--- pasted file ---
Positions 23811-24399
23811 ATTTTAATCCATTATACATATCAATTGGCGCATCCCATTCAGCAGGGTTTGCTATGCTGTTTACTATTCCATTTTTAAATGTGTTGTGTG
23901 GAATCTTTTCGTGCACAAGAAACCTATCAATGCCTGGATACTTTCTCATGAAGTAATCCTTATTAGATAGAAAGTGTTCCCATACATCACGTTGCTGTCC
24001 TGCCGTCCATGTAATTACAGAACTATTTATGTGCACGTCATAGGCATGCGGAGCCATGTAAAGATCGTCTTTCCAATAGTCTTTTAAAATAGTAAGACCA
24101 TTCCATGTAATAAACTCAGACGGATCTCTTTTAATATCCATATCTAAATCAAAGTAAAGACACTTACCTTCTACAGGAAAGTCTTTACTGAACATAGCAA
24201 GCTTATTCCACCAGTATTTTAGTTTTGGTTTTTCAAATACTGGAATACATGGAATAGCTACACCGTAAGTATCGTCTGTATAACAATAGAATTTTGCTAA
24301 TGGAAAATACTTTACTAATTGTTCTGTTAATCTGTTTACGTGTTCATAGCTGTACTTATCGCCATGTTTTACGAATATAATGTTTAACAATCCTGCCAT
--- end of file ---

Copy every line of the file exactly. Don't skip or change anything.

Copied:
Positions 23811-24399
23811 ATTTTAATCCATTATACATATCAATTGGCGCATCCCATTCAGCAGGGTTTGCTATGCTGTTTACTATTCCATTTTTAAATGTGTTGTGTG
23901 GAATCTTTTCGTGCACAAGAAACCTATCAATGCCTGGATACTTTCTCATGAAGTAATCCTTATTAGATAGAAAGTGTTCCCATACATCACGTTGCTGTCC
24001 TGCCGTCCATGTAATTACAGAACTATTTATGTGCACGTCATAGGCATGCGGAGCCATGTAAAGATCGTCTTTCCAATAGTCTTTTAAAATAGTAAGACCA
24101 TTCCATGTAATAAACTCAGACGGATCTCTTTTAATATCCATATCTAAATCAAAGTAAAGACACTTACCTTCTACAGGAAAGTCTTTACTGAACATAGCAA
24201 GCTTATTCCACCAGTATTTTAGTTTTGGTTTTTCAAATACTGGAATACATGGAATAGCTACACCGTAAGTATCGTCTGTATAACAATAGAATTTTGCTAA
24301 TGGAAAATACTTTACTAATTGTTCTGTTAATCTGTTTACGTGTTCATAGCTGTACTTATCGCCATGTTTTACGAATATAATGTTTAACAATCCTGCCAT